Feb. 15, 2018

Danish team visits UCalgary to strengthen adaptive sport partnerships

International collaboration helps youth with disabilities get more out of their activities
A team from the Sport for Brains program at the Elsass Institute in Denmark visit the Olympic Oval ice to learn how to play sledge hockey from UCalgary student Elysa Sandron, centre. Rasmus Hjorth Petersen, left, and Camilla Voigt plan to take their new passion for the sport back to Denmark and introduce the activity to youth with cerebral palsy. Alberta Children’s Hospital Research Institute photos
A team from the Sport for Brains program at the Elsass Institute in Denmark visit the Olympic Oval i

The experience lasted only an hour on the Olympic Oval ice, but everyone who participated agreed that playing sledge hockey is special.  There’s nothing like hopping into a sled on blades that takes off speeding and spinning down the ice to give you a heart-pumping thrill.

“I absolutely loved it,” says Camilla Voigt, who along with her colleague Rasmus Hjorth Petersen co-ordinate the Sport for Brains program at the Elsass Institute in Denmark, a renowned centre dedicated to improving the lives of people with cerebral palsy. 

  • Rasmus Hjorth Petersen, left, and Camilla Voight, right, are pictured above with UCalgary student Elysa Sandron, centre.

They accepted an invitation to visit Alberta as an opportunity to forge collaborations across multiple community organizations and the Vi Riddell Pediatric Rehabilitation Research Program led by Carolyn Emery, PhD, a physiotherapist and sport injury epidemiologist in the Faculty of Kinesiology and Cumming School of Medicine (CSM).The visit was arranged by Dr. Elizabeth Condliffe, a physiatrist in the CSM who recently visited the Elsass Institute as part of building her research program.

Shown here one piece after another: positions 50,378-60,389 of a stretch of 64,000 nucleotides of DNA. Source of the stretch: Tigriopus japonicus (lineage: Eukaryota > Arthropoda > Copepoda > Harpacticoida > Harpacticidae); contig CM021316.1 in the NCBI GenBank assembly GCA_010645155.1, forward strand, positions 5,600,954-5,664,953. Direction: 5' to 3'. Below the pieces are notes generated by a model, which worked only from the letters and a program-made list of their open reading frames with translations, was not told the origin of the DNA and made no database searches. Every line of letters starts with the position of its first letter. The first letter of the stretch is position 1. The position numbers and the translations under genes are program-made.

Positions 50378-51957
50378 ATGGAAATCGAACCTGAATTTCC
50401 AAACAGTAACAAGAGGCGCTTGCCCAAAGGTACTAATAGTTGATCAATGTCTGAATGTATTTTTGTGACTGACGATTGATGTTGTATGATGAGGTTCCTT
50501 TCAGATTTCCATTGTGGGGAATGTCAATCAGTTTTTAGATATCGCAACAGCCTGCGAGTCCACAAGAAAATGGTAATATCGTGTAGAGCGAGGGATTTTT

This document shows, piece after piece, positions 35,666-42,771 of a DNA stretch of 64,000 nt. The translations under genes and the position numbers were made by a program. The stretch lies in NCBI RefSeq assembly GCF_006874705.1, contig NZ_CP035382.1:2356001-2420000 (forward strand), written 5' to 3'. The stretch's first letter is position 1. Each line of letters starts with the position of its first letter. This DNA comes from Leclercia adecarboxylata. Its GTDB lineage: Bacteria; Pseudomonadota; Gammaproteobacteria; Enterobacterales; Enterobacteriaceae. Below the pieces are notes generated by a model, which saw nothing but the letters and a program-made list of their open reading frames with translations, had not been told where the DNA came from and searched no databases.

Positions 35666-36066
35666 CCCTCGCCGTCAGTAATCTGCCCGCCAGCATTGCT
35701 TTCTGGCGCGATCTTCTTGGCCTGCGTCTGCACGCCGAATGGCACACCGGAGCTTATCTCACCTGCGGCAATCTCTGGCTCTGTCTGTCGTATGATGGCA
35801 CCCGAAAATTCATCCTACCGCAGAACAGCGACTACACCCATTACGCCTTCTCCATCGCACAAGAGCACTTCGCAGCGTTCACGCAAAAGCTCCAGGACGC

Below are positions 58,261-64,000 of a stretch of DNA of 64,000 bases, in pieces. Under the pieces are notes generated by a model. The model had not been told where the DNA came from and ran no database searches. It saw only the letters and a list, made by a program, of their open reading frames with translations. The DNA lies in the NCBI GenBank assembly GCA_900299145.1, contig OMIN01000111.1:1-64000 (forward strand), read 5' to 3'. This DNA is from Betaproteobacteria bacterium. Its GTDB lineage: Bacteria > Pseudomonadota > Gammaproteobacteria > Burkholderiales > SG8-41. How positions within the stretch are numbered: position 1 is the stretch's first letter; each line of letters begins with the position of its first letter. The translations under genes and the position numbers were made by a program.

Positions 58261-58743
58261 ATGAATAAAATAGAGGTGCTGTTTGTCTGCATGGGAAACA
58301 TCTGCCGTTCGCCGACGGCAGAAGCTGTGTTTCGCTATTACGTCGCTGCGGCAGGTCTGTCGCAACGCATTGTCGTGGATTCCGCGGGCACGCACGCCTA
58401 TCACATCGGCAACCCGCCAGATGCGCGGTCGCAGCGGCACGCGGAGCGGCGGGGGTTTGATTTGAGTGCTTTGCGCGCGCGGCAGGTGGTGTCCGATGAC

The Danish team was particularly interested in trying their skills at sledge hockey, a sport that is rarely played in their homeland. “Denmark isn’t a winter country, and we haven’t seen or used this sport equipment in our family programs before,” explains Voigt.

Sledge hockey, an adaption of ice hockey for participants with a physical disability, is a rapidly growing sport and one of the most popular events at the Winter Paralympic Games, which begin March 8 in PyeongChang, South Korea. “What we’re learning here at the Olympic Oval ice is that we could pursue this very inclusive activity for our families and children back home,” adds Petersen. 

The Danish team for adaptive sport and the Calgarians take a few trips around the Olympic Oval ice to get the full experience of playing sledge hockey. Student Elysa Sandron (in yellow Dinos hoodie) is launching a camp, which will include sledge hockey, for youth with disabilities this summer.

The Danish team for adaptive sport and the Calgarians take a few trips around the Olympic Oval ice.

Alberta Children’s Hospital Research Institute

Student gives visitors insight into sledge hockey